Be prepared. Before the conference, ask your student what they are most proud of at school so far this school year. Also, review your child’s grades and attendance using the Parent Portal (connect with the school office to get your registration code if you haven’t set up an account).
Tell the teacher about your child. You know your student best. Share information about your child that may help the teacher better support them at school. Include their likes, dislikes, strengths, and needs. Knowing some things about your family's home life is important, too.
Ask about your child’s emotional and social well-being at school. Questions like, when is my student happiest during the day and how is my student doing socially at school can help you get a better sense of your student’s emotional and social well-being. How a student interacts with peers can have an impact on academic success.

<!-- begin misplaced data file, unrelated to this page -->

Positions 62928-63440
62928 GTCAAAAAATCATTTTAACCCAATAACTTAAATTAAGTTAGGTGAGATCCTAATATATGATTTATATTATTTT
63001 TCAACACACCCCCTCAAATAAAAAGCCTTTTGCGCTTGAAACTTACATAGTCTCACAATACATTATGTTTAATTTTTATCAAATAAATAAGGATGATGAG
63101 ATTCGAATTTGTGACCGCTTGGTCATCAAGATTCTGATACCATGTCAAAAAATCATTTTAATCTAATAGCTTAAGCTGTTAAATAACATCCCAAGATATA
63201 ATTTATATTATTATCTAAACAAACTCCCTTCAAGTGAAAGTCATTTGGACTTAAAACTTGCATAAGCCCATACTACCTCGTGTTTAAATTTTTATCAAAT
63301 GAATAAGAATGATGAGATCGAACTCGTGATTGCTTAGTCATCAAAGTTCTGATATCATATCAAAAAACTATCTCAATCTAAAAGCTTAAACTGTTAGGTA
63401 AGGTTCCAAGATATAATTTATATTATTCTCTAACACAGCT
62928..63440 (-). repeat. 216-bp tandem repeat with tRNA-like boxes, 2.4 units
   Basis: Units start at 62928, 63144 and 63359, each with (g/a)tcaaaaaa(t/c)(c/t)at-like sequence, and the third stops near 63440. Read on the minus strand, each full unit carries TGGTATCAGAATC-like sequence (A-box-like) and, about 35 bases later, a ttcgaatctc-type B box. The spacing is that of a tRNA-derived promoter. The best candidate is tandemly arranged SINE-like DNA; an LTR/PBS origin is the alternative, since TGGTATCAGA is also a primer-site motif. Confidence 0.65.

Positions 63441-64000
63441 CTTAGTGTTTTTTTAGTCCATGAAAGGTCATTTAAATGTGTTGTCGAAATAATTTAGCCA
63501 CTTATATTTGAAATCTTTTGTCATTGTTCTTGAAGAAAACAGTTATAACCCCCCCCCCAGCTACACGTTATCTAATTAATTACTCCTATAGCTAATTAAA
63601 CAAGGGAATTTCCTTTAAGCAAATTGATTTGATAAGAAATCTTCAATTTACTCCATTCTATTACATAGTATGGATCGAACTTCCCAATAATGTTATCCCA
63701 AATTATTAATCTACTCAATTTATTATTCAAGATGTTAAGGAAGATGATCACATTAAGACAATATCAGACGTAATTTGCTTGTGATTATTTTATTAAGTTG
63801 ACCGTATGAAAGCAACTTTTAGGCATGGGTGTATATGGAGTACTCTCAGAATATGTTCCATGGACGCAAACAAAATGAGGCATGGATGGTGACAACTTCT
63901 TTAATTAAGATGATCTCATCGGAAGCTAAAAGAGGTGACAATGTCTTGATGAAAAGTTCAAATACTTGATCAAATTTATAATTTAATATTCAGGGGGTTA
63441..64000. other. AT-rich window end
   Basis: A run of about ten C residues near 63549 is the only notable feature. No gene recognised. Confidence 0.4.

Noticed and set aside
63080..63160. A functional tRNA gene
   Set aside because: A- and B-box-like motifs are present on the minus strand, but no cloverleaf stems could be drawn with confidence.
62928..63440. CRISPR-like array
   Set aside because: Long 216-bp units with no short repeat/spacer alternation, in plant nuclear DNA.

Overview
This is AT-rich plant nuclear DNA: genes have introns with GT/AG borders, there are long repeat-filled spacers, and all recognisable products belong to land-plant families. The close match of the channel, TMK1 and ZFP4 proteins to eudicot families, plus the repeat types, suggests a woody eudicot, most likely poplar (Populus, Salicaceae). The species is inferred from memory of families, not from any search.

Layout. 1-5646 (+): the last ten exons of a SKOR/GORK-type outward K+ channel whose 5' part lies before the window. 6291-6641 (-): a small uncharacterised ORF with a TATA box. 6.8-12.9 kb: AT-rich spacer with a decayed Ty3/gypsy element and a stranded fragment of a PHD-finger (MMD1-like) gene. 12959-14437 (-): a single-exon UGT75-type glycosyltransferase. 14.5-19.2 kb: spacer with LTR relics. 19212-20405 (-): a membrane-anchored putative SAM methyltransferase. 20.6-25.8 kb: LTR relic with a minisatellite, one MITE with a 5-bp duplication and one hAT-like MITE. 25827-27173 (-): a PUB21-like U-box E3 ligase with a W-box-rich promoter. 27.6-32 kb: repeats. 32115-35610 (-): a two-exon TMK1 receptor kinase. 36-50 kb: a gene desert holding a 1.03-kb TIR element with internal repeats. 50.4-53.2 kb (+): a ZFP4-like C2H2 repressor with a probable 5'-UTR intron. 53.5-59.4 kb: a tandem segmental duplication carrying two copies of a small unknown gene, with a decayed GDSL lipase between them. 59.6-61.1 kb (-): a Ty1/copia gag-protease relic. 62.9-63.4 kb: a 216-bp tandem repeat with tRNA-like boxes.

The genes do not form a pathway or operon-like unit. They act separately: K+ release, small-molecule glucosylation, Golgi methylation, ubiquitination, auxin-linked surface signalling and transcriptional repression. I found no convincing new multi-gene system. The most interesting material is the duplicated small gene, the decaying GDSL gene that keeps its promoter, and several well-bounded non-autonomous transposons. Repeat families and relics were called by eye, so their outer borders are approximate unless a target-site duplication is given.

Celebrate successes. Focus on your student’s achievements. It’s important not to get hung up on comparing your child to other students in the classroom or your family. The personal growth of your student should be the focus.
Create a plan. Find out when your student is showing their best focus in class and when they need more support. Partner with the teacher and create a plan to support your student in doing their best to achieve academic goals.
Use your student’s teacher as a resource. Find out if your student’s teacher recommends any books you can read with your student at home. Ask if there are other ways you can support your student’s learning. Remember, you are your child’s first educator.
Keep the partnership strong. Don’t let student conferences be the only time you communicate with your child’s teacher. Ask your student’s teacher the best way reach them and let them know how you prefer to communicate. Use student conferences as a foundation to build trust and partnership between home and school.